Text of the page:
RM: The actual organism or input-output function in PCT is:

qo = f(qi -r).

The input variable is qi, which in simplest terms is qo + d. In terms of the notation used in your demo, the organism function is o = (o^2 - i ) - 0.

RM: So there certainly is an input-output function in a control system but you have no chance of knowing what it is unless you know what variable is being controlled; that is, you have to know the input variable to the system – controlled variable, qi.

RM: So the whole enchilada of understanding the behavior of living organisms hinges on knowing what variables organisms control. It’s all about controlled variables!

Best

Rick

RM: The behavioral illusion is that the function relating d to o (independent to dependent variable in research) is a characteristic of the organism when, in fact, it is the inverse of the feedback connection from output, o, to the controlled variable, qi, to which d is a disturbance.

Yes. Glad we agree, then.

(though, the feedback function relates qo to to qf in a living control system)

RM: Yes, but the input-output function you are talking about is not the one that is illusory. The problem with your analysis is that the labelings in your square root calculator are quite misleading with respect to how PCT maps control theory to living systems.

That demo is not meant to represent a living control system, and the labels don’t match, but the setup is analogous to any feedback system.

The input i in the demo would be equivalent to the reference signal, entering the comparator / amplifier with a positive sign. The other input to the comparator would be equivalent to the perceptual signal, entering with the negative sign. The simulated comparator first finds the error, then multiplies with gain, then adds the error to a leaky integrator, so the output o of the comparator is something like the behavioral output, but not quite.

For clarity, we can expand it to full pct diagram, replacing system function f from Bill’s diagram with the organism.

The qd-qo function will depend very little on the upper forward path, and mostly on the lower feedback path, given that the reference is zero, and that the forward gain is large. In the forward path, you have both the input function and the output function. In the feedback path, there is just the feedback function. In Bill’s paper, the reference is labeled qi*, being the reference level, and not reference signal, and set to 0.

I have the impression that the behavioral illusion, as defined here, is not very common. I have found very few examples in the literature. Maybe I’m not looking to the right places.

RM: So the whole enchilada of understanding the behavior of living organisms hinges on knowing what variables organisms control. It’s all about controlled variables!

Yeah, you’re preaching to the choir.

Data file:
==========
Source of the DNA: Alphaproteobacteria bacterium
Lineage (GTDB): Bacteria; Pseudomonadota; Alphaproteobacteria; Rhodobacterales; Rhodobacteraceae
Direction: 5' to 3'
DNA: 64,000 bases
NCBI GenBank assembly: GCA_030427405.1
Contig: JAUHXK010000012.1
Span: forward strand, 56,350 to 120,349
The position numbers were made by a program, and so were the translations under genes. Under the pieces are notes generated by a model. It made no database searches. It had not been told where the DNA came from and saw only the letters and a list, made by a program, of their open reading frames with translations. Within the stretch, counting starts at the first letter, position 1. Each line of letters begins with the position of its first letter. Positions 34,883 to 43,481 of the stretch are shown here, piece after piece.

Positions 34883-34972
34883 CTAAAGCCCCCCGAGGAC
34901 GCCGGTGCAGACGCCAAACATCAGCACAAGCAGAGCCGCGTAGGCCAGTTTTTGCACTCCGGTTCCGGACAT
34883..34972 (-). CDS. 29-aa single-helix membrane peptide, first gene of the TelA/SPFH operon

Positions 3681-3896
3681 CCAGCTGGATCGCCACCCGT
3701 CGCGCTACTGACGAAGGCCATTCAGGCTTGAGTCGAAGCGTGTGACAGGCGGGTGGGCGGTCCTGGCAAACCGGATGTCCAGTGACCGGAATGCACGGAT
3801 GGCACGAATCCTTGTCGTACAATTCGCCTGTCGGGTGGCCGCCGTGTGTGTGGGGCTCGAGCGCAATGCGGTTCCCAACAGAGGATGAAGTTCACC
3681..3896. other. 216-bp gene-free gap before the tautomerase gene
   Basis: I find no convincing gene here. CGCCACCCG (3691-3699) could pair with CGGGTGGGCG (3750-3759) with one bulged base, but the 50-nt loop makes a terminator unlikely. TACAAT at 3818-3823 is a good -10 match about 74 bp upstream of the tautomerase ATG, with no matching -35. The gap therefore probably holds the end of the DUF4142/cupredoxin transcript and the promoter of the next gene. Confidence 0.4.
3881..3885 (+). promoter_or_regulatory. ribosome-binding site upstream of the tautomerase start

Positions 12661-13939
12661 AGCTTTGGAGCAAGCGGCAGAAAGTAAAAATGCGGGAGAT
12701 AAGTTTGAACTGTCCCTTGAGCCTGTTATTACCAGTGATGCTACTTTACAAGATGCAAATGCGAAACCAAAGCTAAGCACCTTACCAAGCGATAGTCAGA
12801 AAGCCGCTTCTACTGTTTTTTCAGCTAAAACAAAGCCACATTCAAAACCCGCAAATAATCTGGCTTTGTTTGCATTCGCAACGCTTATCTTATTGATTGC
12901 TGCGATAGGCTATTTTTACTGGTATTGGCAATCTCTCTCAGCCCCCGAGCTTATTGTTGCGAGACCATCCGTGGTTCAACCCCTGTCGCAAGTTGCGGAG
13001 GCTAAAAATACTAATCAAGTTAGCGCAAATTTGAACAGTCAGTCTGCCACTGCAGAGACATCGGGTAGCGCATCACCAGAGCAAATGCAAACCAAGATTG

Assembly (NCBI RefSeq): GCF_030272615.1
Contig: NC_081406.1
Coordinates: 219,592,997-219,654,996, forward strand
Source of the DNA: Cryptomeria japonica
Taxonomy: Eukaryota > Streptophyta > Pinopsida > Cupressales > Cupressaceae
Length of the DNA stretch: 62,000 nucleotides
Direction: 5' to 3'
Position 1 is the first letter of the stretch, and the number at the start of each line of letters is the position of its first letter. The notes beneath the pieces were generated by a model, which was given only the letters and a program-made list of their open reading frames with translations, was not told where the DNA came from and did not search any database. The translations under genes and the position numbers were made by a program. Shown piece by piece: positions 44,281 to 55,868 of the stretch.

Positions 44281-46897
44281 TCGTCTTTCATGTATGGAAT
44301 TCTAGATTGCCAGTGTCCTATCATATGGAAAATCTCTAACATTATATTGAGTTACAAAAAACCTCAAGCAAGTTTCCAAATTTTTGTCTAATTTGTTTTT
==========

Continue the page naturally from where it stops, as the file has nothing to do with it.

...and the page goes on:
AM: Psychologists have certainly mostly ignored controlled variables,

RM: “Totally ignored” would be a better way to put it.

I’ve found a few examples where controlled variables are hypothesized, discussed and even tested for stability when disturbed, with reference to classical control theory. For example, the Center of Mass in maintaining balance literature, then various ‘muscle length’ , ‘muscle force’, ‘second derivative of force’, as measured by the muscle spindles and golgi tendon organs, etc. That is why I say mostly.

Hi Adam

RM: The behavioral illusion is that the function relating d to o (independent to dependent variable in research) is a characteristic of the organism when, in fact, it is the inverse of the feedback connection from output, o, to the controlled variable, qi, to which d is a disturbance.

AM: Yes. Glad we agree, then.

AM: (though, the feedback function relates qo to to qf in a living control system)

RM: Then we don’t agree. The feedback function relates qo to qi, output to controlled variable. The qf variable that you inserted in the PCT diagram below conceals this very important fact from both your readers and yourself. I will explain below why it’s important to understand that the feedback function relates qo to qi and not qo to qf.

RM: Yes, but the input-output function you are talking about is not the one that is illusory. The problem with your analysis is that the labelings in your square root calculator are quite misleading with respect to how PCT maps control theory to living systems.

AM: That demo is not meant to represent a living control system, and the labels don’t match, but the setup is analogous to any feedback system.

RM: But it is quite misleading. One of the main things that distinguishes PCT from other applications of control theory to behavior – and control theory was being used as a model of behavior well before Powers came along (as noted in the 1978 paper in the discussion of the “Input blunder”) – is how it maps control theory to behavior. While it’s true that the map is not the territory, a distorted map can eliminate any chance of your finding the treasure hidden in that territory.